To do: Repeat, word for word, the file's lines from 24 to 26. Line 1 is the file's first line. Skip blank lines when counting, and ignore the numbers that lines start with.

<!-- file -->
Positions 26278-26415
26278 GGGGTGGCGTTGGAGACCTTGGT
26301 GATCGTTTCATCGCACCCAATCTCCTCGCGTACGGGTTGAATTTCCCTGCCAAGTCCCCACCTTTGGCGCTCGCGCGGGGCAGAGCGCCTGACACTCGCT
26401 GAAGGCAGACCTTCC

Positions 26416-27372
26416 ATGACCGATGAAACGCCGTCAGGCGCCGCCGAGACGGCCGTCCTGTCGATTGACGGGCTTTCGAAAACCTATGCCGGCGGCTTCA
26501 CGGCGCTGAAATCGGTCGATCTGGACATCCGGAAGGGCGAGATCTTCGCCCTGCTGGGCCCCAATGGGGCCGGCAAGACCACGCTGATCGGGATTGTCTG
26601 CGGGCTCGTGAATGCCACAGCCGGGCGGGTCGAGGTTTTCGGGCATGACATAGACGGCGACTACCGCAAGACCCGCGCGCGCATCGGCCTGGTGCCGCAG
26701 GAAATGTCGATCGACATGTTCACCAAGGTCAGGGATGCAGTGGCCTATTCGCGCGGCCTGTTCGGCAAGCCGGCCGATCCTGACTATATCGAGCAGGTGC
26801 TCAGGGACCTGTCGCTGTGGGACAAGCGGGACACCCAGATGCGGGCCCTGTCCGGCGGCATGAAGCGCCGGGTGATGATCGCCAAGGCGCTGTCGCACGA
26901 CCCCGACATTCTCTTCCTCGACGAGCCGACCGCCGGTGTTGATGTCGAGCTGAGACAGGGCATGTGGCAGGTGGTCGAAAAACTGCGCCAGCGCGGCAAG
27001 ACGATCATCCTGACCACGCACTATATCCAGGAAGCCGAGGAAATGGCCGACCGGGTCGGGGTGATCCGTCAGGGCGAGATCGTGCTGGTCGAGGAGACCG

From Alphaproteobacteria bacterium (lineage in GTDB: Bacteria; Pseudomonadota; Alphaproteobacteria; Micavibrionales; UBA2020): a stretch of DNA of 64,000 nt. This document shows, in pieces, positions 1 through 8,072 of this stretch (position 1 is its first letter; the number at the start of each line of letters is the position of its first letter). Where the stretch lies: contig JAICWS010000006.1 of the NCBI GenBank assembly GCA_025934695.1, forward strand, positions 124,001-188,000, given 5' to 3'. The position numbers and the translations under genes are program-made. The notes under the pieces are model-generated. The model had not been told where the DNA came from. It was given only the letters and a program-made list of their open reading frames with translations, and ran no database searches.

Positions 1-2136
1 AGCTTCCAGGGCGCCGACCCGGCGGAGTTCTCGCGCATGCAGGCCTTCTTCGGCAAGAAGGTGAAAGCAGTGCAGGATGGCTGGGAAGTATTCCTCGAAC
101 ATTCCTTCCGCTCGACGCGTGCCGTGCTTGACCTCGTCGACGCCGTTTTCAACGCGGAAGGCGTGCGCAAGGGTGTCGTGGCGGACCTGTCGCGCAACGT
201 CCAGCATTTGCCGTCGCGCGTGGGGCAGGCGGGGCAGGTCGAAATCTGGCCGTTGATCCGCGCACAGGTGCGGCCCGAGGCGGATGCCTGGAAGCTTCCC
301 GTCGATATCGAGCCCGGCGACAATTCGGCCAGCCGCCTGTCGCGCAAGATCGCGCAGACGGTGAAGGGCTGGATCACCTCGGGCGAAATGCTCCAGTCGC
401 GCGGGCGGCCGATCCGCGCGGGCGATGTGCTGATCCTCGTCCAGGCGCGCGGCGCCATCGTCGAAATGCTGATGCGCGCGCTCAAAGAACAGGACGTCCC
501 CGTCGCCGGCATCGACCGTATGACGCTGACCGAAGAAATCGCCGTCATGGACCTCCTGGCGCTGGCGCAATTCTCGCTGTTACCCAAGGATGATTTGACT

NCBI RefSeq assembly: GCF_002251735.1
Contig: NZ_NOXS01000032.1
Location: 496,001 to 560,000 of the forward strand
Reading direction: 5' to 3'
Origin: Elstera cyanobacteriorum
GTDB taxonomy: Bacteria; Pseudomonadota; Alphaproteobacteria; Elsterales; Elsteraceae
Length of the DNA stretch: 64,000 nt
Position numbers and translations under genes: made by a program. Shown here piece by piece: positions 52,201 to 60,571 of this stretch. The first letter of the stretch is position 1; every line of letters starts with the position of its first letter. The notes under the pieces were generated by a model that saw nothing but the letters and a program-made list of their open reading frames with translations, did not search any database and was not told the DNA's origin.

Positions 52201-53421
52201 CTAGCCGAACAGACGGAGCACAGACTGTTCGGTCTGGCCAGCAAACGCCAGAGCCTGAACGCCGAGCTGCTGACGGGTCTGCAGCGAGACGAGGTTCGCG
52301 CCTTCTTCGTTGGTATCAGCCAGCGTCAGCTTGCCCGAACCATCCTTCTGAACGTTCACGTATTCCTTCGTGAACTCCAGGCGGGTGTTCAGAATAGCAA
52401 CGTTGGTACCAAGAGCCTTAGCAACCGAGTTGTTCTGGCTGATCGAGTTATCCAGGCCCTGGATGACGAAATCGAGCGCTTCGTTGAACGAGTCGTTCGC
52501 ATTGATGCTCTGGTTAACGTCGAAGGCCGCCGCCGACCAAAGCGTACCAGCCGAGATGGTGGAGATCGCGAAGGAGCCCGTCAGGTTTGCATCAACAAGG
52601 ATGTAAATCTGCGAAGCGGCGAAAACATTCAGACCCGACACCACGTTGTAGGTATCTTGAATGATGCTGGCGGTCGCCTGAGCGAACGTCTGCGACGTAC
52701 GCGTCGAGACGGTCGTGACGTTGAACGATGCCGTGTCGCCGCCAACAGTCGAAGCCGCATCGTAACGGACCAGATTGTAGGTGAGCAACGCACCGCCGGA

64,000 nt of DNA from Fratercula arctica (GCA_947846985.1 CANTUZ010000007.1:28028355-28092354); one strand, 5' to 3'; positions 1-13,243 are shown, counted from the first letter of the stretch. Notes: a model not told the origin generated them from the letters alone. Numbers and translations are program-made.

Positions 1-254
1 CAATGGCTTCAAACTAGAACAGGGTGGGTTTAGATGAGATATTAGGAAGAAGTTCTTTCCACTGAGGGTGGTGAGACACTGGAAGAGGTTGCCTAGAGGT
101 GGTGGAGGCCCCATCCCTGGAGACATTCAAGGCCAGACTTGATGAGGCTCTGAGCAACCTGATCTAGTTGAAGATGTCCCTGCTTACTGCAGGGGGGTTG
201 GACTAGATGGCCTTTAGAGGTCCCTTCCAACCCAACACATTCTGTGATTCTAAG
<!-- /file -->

Reading direction: 5' to 3'
Origin: Elstera cyanobacteriorum
GTDB taxonomy: Bacteria; Pseudomonadota; Alphaproteobacteria; Elsterales; Elsteraceae